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The Square Peg Foundation

Square Peg Fits a Unique Niche in the Thoroughbred Community

The Square Peg Foundation, a one-of-a-kind riding program, was founded in 2004 by Joell Dunlap and her husband, Darius. Dunlap grew up around horses and became a riding instructor early in her career. In her work with different riding programs, she noticed a unique need. There were therapeutic riding programs for handicapped children, and there were riding schools for mainstream children, but there was no program for kids struggling in other ways, who needed a second chance.

Thus, in Half Moon, California, Joell Dunlap and her husband created Square Peg. In her words, “we wanted to help students who, for whatever reason, wouldn’t thrive in a traditional or therapeutic riding program.” Most new clients come from referrals, especially from members of the autism community in San Francisco.

Square Peg works closely with nearby racetracks in California, including Golden Gate Field. They also partner with CARMA, the California Retirement Management Account, which was created to raise money to help retired California racehorses.

Most of the horses at Square Peg are Thoroughbreds, but the program uses other breeds as well. Multiple callers contact Dunlap each day, wanting to donate their horses to her program. Dunlap says, “The hardest part of my job is turning down horses.”

When someone calls wanting to surrender a horse, Dunlap and her staff ask three main questions: “What are other options for this horse?”, “Does our staff have the special skills required to help this horse?”, and “Does this horse have something special to offer our community?”. Horses that need a second chance and fit a specific niche in Square Peg’s program are accepted. Currently, the program houses 21 horses.

New horses in the program are “all square pegs; many of them need some sort of physical rehabilitation,” Dunlap reports. The trainers and racetrack veterinarian at Square Peg assess each horse’s needs.

Some of the horses at Square Peg are adopted out of the program. The horses are not actively listed as adoptable animals, but members in the Square Peg network who have formed a unique attachment to one of the program’s animals often take them home.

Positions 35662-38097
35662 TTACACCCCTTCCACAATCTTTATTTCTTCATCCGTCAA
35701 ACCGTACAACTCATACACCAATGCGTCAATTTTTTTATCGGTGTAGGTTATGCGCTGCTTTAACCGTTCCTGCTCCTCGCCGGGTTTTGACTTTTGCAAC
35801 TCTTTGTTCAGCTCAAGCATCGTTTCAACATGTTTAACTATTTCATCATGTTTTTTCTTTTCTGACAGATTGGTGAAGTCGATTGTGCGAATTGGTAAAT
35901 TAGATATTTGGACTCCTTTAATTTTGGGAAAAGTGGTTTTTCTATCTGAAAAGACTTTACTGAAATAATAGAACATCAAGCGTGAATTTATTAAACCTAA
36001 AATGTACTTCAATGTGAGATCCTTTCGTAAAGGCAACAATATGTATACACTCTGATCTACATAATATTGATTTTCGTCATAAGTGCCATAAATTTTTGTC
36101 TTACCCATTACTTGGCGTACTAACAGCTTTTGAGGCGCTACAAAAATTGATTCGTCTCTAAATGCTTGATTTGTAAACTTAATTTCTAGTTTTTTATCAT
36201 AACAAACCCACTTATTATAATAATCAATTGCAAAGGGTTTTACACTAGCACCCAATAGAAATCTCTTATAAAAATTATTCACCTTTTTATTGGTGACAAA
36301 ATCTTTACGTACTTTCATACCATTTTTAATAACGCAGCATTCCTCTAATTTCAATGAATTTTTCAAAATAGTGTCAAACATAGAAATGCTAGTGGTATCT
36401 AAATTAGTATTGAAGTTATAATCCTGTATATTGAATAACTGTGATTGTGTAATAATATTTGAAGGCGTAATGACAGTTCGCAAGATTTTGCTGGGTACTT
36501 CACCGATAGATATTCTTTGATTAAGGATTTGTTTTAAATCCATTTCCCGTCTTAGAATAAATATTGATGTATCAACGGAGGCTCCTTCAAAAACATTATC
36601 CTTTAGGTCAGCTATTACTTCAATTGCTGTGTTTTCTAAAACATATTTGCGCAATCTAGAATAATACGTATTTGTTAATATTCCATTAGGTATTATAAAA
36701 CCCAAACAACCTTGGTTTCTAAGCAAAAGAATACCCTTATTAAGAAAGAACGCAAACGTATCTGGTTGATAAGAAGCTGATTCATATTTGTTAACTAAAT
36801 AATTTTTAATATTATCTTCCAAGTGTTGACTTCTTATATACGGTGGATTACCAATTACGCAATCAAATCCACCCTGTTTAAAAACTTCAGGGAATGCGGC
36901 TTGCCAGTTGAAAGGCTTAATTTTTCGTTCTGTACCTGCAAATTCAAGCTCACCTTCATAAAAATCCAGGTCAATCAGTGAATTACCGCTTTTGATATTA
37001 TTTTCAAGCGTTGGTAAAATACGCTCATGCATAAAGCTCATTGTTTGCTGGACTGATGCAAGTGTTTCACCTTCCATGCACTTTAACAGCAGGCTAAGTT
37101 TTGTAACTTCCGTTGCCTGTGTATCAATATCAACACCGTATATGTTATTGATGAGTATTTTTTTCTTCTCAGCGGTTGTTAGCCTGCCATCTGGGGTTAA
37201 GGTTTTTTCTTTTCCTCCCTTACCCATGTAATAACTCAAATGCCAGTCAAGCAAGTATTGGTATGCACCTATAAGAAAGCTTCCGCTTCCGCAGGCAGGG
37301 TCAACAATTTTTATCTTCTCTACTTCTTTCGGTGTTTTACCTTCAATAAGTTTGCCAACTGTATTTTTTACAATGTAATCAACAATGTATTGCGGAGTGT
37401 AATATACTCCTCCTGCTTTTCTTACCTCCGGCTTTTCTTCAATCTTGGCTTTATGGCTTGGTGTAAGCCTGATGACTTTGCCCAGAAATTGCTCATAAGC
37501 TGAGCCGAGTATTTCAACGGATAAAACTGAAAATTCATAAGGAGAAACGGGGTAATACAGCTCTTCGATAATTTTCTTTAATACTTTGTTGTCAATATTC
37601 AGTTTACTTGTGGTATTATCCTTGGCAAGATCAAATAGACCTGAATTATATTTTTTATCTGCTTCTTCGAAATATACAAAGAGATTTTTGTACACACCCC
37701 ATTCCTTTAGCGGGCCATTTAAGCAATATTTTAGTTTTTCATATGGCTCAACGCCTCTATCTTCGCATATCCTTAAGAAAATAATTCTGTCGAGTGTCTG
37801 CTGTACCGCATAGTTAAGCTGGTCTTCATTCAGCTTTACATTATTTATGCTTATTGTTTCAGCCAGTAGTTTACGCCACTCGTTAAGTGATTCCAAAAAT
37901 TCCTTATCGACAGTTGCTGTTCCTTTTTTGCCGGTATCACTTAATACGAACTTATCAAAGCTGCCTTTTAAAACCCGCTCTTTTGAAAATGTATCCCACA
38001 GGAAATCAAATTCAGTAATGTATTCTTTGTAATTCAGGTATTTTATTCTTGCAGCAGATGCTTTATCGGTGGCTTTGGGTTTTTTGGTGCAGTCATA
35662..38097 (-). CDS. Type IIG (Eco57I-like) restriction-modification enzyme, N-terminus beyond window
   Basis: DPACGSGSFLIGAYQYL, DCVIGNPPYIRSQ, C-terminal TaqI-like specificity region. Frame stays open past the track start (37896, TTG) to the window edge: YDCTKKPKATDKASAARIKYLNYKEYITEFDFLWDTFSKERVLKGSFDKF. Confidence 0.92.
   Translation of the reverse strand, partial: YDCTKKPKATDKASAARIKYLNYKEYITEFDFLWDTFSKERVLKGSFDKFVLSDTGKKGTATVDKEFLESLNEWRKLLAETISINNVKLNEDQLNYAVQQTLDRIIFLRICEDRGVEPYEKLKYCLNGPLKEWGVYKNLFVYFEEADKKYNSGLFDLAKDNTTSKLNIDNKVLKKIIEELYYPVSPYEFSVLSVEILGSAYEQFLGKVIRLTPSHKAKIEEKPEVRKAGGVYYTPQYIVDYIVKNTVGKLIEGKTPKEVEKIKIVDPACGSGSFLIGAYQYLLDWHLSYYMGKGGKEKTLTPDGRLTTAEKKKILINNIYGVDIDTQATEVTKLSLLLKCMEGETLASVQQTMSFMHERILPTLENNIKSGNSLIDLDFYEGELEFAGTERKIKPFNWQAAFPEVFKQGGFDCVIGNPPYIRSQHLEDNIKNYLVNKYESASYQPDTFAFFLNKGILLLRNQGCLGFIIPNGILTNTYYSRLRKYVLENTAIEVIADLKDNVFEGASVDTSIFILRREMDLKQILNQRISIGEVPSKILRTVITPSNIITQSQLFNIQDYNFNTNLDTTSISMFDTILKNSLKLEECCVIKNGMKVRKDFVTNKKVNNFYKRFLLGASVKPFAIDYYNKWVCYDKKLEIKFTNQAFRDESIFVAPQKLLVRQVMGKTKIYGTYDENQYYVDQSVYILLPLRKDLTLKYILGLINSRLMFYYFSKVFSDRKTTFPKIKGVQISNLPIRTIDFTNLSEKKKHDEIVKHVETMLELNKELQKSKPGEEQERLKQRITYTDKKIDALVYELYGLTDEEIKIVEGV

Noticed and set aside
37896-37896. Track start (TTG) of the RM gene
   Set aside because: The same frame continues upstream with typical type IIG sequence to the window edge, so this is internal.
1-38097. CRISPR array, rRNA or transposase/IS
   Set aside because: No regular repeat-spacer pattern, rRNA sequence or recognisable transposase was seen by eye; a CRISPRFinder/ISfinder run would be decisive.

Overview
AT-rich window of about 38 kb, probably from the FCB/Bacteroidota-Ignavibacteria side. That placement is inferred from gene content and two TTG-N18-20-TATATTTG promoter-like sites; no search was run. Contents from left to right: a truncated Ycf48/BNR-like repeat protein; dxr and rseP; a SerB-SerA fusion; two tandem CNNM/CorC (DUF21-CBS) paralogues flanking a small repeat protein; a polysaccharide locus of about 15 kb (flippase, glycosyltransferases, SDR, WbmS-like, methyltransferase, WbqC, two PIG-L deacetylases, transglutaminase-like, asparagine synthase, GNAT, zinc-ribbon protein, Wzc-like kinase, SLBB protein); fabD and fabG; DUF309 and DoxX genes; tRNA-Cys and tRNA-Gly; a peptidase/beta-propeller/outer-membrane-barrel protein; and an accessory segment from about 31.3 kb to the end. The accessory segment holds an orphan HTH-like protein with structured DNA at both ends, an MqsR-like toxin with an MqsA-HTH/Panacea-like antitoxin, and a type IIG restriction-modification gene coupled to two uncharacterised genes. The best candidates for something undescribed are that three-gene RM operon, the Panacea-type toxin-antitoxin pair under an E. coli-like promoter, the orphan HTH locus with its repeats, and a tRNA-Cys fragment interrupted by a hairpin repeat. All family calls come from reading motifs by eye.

When asked about Square Peg’s success stories, Dunlap talked about a 26 year-old man, “D,” who works with Square Peg. He and his father own racehorses, and he is a Thoroughbred enthusiast through-and-through. Dunlap said, “He had anxiety about finishing his college degree due to his autism. He had given me a paper that he had written on himself for his psychology class, and I realized when I read it what a good writer he is. I asked him to edit a grant for me, and he now writes all of our grants.” Soon, she hopes to connect him with a nearby dog rescue that is also in need of a grant writer. Dunlap is extremely proud of the career path “D” found through Square Peg.

The biggest challenges for Square Peg are cash flow and an increasing demand for Square Peg’s services. It can be difficult to accommodate the many surrendered horses and families seeking help from Square Peg. Dunlap says the “Thoroughbred community is our most supportive group, including TCA, TAA, CARMA, and racehorse owners.” General funding grants, such as the one from TCA, is the “most appreciated and important grant that any organization can give.”

Despite difficulties, Dunlap finds daily inspiration in her job: “I get to play with horses all day. That’s all I ever wanted to do as a little girl, and now I get to do it. I feel really lucky to do what I do. Thoroughbreds always inspire me; they have so much drive and so much heart and a huge desire to please.”